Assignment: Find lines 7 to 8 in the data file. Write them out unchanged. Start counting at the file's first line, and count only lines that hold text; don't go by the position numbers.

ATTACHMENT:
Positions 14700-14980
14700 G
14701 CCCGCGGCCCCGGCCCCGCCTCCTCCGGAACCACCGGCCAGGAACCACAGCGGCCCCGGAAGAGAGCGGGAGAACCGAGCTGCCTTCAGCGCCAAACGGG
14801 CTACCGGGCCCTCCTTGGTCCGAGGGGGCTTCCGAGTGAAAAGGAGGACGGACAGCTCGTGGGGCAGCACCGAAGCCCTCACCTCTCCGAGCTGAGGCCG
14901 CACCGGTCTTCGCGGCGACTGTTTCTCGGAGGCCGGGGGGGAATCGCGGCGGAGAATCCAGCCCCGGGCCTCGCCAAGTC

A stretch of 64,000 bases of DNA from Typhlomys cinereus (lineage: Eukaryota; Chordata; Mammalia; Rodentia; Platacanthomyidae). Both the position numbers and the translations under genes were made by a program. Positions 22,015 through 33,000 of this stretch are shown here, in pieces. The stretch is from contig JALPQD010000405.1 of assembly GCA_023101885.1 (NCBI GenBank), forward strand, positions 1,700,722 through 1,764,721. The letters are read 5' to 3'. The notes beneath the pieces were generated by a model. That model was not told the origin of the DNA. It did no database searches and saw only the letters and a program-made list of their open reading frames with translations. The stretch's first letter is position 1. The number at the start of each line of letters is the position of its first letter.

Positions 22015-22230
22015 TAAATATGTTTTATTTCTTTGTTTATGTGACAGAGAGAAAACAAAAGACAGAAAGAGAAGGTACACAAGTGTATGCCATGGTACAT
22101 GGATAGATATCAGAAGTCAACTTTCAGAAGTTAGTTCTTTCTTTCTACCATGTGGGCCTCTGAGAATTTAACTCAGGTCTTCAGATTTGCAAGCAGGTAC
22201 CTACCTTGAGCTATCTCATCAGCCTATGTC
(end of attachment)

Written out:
Positions 22015-22230
22015 TAAATATGTTTTATTTCTTTGTTTATGTGACAGAGAGAAAACAAAAGACAGAAAGAGAAGGTACACAAGTGTATGCCATGGTACAT